On Jul 11, 2013, at 12:16 PM, Joe Niederberger <[hidden email]> wrote: I can reason about it, visually. Everything else you wrote I agree with, except this line. We both agree that we reason, and I think we both agree that if there is no reasoning then it isn't mathematical. But then you say that you reason visually. And then I ask "Really? What's that like?" You say "It's super duper trooper." I say "No. I mean how does it work?" You say "log(x)" I say "Huh?" You say "The graph of log(x) proves that e^pi > pi^e?" Renfro says "Huh?" I say "You mean like this, with rectangle's and such?" You say "No, dumb ass! If you use algebra to reduce the expression to logarithms and then use calculus to take the derivatives of that and understand that this is the slope of the tangent that touches the graph here, here and there, then it becomes intuitively obvious that e^pi > pi^e" I say "Oh! So you mean reasoning applied to a visualization, not visual reasoning." You say "No! I mean visual reasoning." I say "Can you somehow differentiate that from just reasoning?" Bob Hansen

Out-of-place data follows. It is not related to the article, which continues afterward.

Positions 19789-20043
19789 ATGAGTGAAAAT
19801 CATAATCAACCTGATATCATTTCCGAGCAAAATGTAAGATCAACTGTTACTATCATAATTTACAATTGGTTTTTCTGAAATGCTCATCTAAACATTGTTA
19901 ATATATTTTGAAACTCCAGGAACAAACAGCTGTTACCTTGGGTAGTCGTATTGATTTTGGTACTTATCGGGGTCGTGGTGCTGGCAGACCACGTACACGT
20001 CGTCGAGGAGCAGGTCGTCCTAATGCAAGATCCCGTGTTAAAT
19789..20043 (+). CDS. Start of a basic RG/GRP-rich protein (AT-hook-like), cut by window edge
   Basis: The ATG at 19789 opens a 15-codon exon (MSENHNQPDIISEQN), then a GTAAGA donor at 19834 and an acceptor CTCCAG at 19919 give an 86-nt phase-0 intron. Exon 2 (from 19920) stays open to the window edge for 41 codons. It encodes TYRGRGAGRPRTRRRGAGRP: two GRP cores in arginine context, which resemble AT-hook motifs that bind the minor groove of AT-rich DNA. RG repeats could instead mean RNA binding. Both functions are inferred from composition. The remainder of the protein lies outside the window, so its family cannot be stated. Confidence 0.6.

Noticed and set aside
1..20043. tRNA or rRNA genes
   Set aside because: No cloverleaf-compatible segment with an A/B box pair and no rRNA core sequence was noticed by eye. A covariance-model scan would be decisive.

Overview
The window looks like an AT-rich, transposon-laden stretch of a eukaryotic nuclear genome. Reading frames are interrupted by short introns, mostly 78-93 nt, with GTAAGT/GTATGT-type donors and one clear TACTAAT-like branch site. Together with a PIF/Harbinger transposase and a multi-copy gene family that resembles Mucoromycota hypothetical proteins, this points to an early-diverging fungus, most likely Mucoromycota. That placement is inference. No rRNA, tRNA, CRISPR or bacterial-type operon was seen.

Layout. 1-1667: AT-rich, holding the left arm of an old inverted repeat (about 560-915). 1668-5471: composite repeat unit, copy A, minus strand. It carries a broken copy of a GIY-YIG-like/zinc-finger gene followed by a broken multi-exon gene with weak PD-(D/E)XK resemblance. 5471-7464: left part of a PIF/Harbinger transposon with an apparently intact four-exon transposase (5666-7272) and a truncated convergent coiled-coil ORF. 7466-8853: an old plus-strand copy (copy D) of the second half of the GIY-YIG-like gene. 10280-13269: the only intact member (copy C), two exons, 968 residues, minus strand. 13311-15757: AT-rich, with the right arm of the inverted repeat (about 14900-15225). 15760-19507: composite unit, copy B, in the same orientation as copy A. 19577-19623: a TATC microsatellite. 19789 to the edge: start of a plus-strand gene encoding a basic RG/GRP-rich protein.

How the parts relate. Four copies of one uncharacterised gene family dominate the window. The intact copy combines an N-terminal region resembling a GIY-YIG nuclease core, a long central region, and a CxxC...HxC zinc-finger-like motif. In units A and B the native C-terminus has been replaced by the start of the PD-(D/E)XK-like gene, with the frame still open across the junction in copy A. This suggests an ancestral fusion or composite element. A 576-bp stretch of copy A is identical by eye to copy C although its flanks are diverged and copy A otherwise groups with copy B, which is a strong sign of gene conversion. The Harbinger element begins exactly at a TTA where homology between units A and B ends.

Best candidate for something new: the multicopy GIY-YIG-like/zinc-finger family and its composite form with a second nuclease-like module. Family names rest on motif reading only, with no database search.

On Jul 11, 2013, at 12:45 PM, Robert Hansen <[hidden email]> wrote: I say "Can you somehow differentiate that from just reasoning?" To clarify... A. You reason about what you see.' B. You see in things that which you have reasoned. C. You reason visually. I am great with A and B. I do not follow C at all. Bob Hansen

In reply to this post by Dave L. Renfro
R Hansens says: